But the statistic that will keep the Summer Olympians warm during the next 18 months, as Canadians lavish attention and money on the hopefuls for Vancouver 2010, is what officials blandly term the “conversion rate.” In Beijing, 67 per cent of the 27 individuals and teams rated as legitimate Canadian contenders actually reached the podium. Four years ago in Athens, where the team collected just 12 medals, the figure was 34 per cent. It’s a six-medal improvement, but more crucially, a difference in who is winning them–these are the athletes that the Canadian sports system has focused its resources on. The competitors who are living up to the country’s–and their own–high expectations.

LUNEX Web Discussion Forum

Scientists and Engineers from all over the world have been discussing why we should return to the Moon. But LUNEX is open to everyone and to us every opinion is a valid one. In the next lines we are going to give you an overview on what was discussed so far. Then you can give us your views, ask questions and debate in the:

LUNEX Web Discussion Forum

You can also participate in the Young Lunar Explorers discussion forum where you can give ideas of how to implement the recommendations present on the  Young Lunar Explorers declaration drafted during ICEUM4. 


The Moon has been linked to Earth for more than 4.5 Billion Years, which includes the growing phase of both planets. The Moon did not suffer strong geological and weather effects that destroy ancient registers on Earth. This makes the Moon a keystone to understanding fundamental processes of planetary evolution. Much is still to be done.

Having an electromagnetic unpolluted farside, the Moon is the perfect place for low frequency interferometry and a good astronomy spot in the shadowed and cold areas.

It’s important to improve communication between everyone involved. We need to coordinate and merge lunar databases to maximize the utilization of collected data.

Science recommendations from ICEUM4



We need to identify the studies required as well as prioritize core technologies to be developed for lunar exploration and utilization, as it regards to, launch, transfer, propulsion, communication, landing, robotics, instrumentation, telepresence, virtual reality, infrastructures and human adaptation.

Technology recommendations from ICEUM4


Resources and Environment

Environment protection must be an important issue from three points of view. We don’t want the view of the moon in the earth’s sky to change. From a scientific point of view we shouldn’t change the unique environment too much which could disturb measurements and the ancient registers present on the lunar surface. Unlike on Earth if you change the surface it is going to remain that way for millions of years. But we do want to use local resources without disturbing too much. For all of this we need a plan how to proceed and how to minimize impact on the lunar environment.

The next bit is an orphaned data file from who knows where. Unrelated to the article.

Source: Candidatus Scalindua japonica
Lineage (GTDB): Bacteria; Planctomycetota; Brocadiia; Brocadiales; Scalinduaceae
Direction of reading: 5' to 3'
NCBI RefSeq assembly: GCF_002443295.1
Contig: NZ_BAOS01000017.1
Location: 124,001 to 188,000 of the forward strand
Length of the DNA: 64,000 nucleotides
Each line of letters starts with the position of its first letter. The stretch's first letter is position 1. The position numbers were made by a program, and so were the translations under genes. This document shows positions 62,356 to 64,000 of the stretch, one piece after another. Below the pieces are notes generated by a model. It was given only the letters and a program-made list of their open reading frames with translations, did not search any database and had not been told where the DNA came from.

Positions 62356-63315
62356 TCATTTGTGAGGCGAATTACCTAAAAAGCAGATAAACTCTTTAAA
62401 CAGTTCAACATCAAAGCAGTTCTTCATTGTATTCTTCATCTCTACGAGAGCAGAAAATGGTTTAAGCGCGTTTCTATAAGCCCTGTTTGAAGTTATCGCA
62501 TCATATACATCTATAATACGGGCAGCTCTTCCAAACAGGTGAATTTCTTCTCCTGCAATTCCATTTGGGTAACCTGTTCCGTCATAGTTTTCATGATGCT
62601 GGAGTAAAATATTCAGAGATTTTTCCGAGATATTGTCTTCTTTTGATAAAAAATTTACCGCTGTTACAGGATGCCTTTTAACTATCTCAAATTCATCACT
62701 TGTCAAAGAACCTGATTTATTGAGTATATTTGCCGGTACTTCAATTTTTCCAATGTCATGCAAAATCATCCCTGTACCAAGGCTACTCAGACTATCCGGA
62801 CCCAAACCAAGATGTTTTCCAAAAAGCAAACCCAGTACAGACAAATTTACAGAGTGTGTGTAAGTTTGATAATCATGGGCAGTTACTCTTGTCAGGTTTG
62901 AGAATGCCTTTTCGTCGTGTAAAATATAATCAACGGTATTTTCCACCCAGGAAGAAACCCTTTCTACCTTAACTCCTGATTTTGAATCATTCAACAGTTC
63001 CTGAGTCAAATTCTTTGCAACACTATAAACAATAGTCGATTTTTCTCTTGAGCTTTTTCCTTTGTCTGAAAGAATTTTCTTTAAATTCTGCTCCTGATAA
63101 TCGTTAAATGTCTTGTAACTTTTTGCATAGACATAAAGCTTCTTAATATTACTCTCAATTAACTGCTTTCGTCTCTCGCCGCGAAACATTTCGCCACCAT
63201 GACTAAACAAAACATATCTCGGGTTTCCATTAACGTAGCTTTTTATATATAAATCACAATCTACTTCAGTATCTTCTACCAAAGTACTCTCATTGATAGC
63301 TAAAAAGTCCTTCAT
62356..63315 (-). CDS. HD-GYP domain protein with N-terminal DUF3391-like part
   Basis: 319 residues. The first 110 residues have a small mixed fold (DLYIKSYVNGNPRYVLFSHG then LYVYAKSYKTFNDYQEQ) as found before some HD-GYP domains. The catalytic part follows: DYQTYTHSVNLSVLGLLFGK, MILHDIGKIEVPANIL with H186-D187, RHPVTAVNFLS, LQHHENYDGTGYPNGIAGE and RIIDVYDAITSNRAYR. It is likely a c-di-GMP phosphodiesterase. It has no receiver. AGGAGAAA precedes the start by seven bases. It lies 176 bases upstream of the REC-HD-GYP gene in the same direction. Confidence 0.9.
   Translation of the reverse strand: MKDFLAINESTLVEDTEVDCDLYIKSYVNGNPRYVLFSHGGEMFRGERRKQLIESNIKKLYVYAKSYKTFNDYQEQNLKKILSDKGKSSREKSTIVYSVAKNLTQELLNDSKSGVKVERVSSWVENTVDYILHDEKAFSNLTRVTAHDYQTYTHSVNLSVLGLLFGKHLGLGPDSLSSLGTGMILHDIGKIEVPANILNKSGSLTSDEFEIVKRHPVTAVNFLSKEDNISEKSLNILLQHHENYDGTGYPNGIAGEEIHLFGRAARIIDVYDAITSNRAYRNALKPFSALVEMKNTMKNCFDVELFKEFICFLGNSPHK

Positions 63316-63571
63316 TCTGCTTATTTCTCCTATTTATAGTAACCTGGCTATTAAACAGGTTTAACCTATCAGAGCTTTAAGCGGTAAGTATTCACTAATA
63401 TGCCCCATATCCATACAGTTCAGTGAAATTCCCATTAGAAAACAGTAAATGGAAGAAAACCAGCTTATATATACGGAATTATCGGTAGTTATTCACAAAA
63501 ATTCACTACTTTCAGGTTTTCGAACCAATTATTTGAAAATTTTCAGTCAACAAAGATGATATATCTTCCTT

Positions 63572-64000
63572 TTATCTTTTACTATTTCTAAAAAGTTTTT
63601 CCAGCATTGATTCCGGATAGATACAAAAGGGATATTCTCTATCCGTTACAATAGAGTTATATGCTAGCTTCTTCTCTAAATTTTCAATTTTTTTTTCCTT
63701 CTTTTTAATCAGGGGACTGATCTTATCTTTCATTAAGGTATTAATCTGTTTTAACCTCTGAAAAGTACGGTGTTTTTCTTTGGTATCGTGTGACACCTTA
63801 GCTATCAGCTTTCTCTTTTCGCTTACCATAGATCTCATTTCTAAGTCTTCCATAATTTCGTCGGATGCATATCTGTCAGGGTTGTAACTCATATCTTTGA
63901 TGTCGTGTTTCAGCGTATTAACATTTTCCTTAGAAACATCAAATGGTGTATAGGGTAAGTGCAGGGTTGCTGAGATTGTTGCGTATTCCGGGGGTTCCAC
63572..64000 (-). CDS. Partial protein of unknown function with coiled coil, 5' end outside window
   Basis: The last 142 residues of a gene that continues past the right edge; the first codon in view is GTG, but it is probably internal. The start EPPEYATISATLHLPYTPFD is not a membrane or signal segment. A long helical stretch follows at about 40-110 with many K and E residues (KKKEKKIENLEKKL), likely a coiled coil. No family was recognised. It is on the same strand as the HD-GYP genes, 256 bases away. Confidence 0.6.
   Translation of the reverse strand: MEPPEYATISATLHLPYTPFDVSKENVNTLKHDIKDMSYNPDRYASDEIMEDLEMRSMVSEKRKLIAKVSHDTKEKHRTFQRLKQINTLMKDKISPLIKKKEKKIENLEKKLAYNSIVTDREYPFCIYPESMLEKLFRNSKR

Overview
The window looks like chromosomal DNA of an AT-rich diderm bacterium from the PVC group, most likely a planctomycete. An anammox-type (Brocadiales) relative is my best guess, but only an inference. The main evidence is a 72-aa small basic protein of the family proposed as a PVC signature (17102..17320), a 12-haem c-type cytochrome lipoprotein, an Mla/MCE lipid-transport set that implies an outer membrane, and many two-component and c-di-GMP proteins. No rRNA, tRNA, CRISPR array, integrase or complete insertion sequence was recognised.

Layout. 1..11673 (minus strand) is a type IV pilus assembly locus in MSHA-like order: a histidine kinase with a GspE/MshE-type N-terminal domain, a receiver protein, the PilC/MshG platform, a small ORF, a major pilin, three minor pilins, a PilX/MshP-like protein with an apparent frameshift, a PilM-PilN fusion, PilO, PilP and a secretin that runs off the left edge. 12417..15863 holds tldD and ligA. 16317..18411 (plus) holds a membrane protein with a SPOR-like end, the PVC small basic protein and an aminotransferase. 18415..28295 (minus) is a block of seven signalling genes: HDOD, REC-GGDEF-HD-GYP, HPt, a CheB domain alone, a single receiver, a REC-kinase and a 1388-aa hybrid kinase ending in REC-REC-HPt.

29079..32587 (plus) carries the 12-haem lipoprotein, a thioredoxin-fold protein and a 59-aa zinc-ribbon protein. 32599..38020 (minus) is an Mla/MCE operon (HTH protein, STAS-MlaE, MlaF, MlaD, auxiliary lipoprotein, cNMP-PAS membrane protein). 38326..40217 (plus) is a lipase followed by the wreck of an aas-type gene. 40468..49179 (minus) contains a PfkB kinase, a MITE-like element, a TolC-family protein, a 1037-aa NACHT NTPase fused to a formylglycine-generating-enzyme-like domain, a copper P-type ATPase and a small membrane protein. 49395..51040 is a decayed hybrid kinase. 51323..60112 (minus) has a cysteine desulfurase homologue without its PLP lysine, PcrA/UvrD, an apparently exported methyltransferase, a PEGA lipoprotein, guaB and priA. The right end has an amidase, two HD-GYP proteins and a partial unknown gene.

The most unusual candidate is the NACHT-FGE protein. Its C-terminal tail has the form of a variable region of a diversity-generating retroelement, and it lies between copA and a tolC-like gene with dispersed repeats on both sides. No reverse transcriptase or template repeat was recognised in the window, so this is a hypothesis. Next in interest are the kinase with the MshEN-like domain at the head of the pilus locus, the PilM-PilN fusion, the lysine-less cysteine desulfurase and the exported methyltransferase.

Resource and Environment recommendations from ICEUM4


The Moon as a step to Mars, near Earth and Solar system exploration

The position of the Moon and the resources on the Moon provide us with an excellent springboard to explore further into our solar system and do this cheaper and more efficient than we could do from Earth.

To accomplish this objective we need to create synergies between ILEWG/LUNEX and International Mars Exploration Working Group, as well as Mars Society and other societies.

From those synergies we must define a Moon-Mars missions with related architectures as well as robotic outposts, followed by the deployment of large infrastructures and the Human exploration of the Solar system.

Commercialization and public/private cooperation

In here we must learn from past public/private partnerships, to prepare a sustained lunar exploration program. Also important is to carry out a market analysis and prospecting having in mind the Advertising of the Moon with merchandising, exploration of lunar images and in the future resources and tourism.

Infrastructures for Lunar base

Before being able to realize permanent human presence on the moon we should define exactly what is needed to support all aspects of this. We need to design and develop habitation modules, transportation, ways of working out on the surface, energy-generation, safety rules, every other aspect of living on the moon,

Public Outreach

One thing that is also very important is the information towards everyone not directly involved with exploration and development of the moon. Future generations must be aware of the importance of this work as the next step into the universe. We also want to make clear the benefits for all of mankind.

Societal and Cultural aspects

We think that is important to include the developing countries in this endeavor. Moon and space are also very good means for education, and social-cultural-artistic events.

Your opinion is important

We would like to know what you think about this subjects, feel free to choose one or more of your preference and discuss them at the LUNEX Web Discussion Forum. Thank you for your time and cooperation.

You can also send emails to:

[email protected]